# Theoretical Yield Calculator

Moles

## Introduction of Theoretical Yield Calculator

Are you facing problems regarding chemistry reaction products calculations? We are here to discuss and to solve these issues of the chemistry lab. The theoretical yield calculator is useful to calculate the weight of reactants you are about using into the process, look up mole ratio and molar weight then enter them into the calculator. It will let you know how many grams product generates in this reaction. This calculator is very easy to use. It just takes yield equation and solves it and gives theoretical yield in the result.

## Theoretical Yield Formula

To determine the theoretical yield of any chemical reaction, multiply the number of moles by the molecular weight. Theoretical yield will be calculated in grams because it is the amount of the expected product. Now we will solve example to make it more clear. Before moving towards example, I feel it necessary to share commonly used terms relevant to our todays’ topic.

## Terminologies

### What is the yield?

It is the amount of any product.

## What is the theoretical yield??

It is the maximum amount of product that can be obtained in a chemical reaction (calculated from the limiting reagent). So the theoretical yield is something that almost never obtained because theoretical yield can be obtained under the perfect conditions. The perfect conditions mean where no product is lost in the process, means; no impurities mixed in the reactants, no production of unexpected byproducts and no loss of product because of measurement etc.

### What is an actual yield?

It is an amount of product actually obtained from a chemical reaction (must be experimentally determined, cannot be calculated – never more than the theoretical yield).

### What is limiting reagent?

The limiting reagent is the reagent that will be used up completely, thus limiting the extent of the reaction.

### What is the percent yield?

Percent yield is the ratio of actual yield to theoretical yield.

$$\text{Percent Yield}\;=\;\frac{actual\;yield}{theoretical\;yield}\;\;* 100%$$

## How to Calculate Theoretical Yield?

Here, I am going to elaborate how to calculate theoretical yield step by step. There are a few steps; by following them we can calculate how many grams of product each reagent can produce.

Step 1: Chemical equations must be balanced equations

Step 2: Determine the mole ratio between the reactants and the products

Step 3: Now calculate the theoretical yield by the help of the above information.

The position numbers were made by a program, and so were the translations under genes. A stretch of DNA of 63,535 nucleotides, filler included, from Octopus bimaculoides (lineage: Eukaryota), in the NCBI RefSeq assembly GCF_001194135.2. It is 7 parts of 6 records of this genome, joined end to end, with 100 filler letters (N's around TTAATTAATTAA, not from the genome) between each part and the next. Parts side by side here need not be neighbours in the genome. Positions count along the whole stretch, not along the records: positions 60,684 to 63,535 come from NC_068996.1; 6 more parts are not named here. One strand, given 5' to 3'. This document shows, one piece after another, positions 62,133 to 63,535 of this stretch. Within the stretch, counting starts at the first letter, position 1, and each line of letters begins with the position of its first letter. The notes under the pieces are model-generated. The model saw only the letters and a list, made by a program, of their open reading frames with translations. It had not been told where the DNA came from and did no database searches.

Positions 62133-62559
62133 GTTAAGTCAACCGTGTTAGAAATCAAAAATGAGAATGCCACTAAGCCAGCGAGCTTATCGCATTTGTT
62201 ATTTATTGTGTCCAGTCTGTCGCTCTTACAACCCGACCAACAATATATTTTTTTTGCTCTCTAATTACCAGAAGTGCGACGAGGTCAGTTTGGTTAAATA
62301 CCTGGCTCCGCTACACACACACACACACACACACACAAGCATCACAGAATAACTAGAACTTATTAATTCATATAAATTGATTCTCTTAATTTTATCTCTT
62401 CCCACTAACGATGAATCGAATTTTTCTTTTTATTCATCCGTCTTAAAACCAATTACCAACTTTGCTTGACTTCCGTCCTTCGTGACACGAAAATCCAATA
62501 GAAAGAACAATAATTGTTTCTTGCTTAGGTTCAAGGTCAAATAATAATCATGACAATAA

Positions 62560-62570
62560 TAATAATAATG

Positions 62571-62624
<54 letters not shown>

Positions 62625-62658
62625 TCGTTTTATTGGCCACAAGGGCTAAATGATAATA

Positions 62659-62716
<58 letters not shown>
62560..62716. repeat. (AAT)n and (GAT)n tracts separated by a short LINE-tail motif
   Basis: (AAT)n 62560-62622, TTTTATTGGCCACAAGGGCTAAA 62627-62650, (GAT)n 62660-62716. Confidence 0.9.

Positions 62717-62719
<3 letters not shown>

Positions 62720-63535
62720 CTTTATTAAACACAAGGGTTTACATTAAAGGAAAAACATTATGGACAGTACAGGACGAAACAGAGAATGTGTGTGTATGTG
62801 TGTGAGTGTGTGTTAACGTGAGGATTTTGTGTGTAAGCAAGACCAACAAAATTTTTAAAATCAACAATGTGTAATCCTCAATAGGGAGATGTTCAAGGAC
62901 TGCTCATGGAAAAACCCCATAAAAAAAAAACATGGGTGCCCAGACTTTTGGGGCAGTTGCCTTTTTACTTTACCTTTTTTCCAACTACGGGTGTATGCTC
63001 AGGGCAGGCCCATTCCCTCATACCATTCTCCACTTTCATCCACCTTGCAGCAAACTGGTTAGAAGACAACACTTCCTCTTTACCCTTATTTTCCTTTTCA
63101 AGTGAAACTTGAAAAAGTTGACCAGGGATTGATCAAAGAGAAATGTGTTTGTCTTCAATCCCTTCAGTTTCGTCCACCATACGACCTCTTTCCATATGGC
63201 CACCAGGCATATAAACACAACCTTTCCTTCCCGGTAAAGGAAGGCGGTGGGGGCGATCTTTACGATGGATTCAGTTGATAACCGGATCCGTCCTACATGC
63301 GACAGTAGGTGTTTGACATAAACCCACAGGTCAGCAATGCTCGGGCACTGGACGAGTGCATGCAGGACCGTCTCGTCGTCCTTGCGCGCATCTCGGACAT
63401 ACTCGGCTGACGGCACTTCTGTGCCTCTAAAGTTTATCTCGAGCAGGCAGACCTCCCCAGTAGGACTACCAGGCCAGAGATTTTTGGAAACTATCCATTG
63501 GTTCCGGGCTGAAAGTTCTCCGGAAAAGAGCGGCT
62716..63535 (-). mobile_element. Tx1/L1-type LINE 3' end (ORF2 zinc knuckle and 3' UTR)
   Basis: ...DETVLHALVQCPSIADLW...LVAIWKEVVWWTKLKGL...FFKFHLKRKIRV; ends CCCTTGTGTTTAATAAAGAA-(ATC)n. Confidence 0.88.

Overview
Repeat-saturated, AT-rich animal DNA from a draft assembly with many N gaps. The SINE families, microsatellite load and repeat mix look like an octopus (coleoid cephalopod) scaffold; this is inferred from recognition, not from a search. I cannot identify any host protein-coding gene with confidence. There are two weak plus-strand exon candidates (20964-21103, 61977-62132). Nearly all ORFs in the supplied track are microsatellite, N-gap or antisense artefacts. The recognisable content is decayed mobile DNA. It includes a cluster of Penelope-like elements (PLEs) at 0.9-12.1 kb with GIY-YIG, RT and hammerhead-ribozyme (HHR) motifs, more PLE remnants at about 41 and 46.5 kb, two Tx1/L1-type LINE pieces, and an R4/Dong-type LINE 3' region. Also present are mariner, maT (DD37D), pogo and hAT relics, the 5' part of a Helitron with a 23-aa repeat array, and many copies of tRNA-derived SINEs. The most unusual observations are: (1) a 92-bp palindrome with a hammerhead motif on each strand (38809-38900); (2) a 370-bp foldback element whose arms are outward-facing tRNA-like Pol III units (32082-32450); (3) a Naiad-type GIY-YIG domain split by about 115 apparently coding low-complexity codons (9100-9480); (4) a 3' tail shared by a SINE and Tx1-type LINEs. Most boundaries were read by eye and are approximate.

### Example:

3.45g of CH3Br is reacted with 5.23g NaOH

Calculate the theoretical yield of NaBr according to the following balanced chemical equation.

$$CH_3Br\;+\;NaOH\;\rightarrow\;CH_3OH\;+\;NaBr$$

We need to figure out how many moles of each reagent are present so that we can find the limiting reagent.

First, we will convert the reagents listed from grams to moles. Next, we will find how many moles of the product we can form with our calculated moles of reagent. We can do this all just in one step with a little dimensional analysis.

$$3.45g\;\;CH_3Br\;*\;\frac{1\;mole\;CH_3Br}{94.94g\;CH_3Br}\;*\;\frac{1\;mole\;NaBr}{1\;mole\;CH_3Br}$$

$$=0.0363\;\text{moles}\;NaBr$$

Now we will do the same for sodium hydroxide.

$$5.23g\;\;NaOH\;*\;\frac{1\;mole\;NaOH}{39.99g\;NaOH}\;*\;\frac{1\;mole\;NaBr}{1\;mole\;NaOH}$$

$$=0.1308\;\text{moles}\;NaBr$$

$$0.0363\;\;<\;\;0.1308$$

We can see that the 3.45 grams of methyl bromide is going to produce less moles of bromine than hydroxide and thus, all of the methyl bromide will react completely. Therefore, methyl bromide is our limiting reagent.

This theoretical yield tells us how much product we should end up with if our reaction runs to completion. So, after using up all of the methyl bromide, we are left with 0.0363 moles of bromine; this is our theoretical yield.

We can use this theoretical yield when performing an experiment, along with the measured actual yield, to calculate percentage yield.

Now, let’s figure out what the theoretical yield would be in terms of grams.

$$0.0363\;\text{moles}\;NaBr\;*\;39.99\;\frac{g}{mol}\;=\;1.452g\;NaBr$$

We see there is expected to be 1.452 grams of sodium bromide product.

To calculate percent yield, you simply take actual yield 1.099 grams of sodium bromide, divided by the theoretical yield 1.452 grams of sodium bromide.

$$\frac{1.099g\;NaBr}{1.452g\;NaBr}\;*\;100\;=\;75.69% yield$$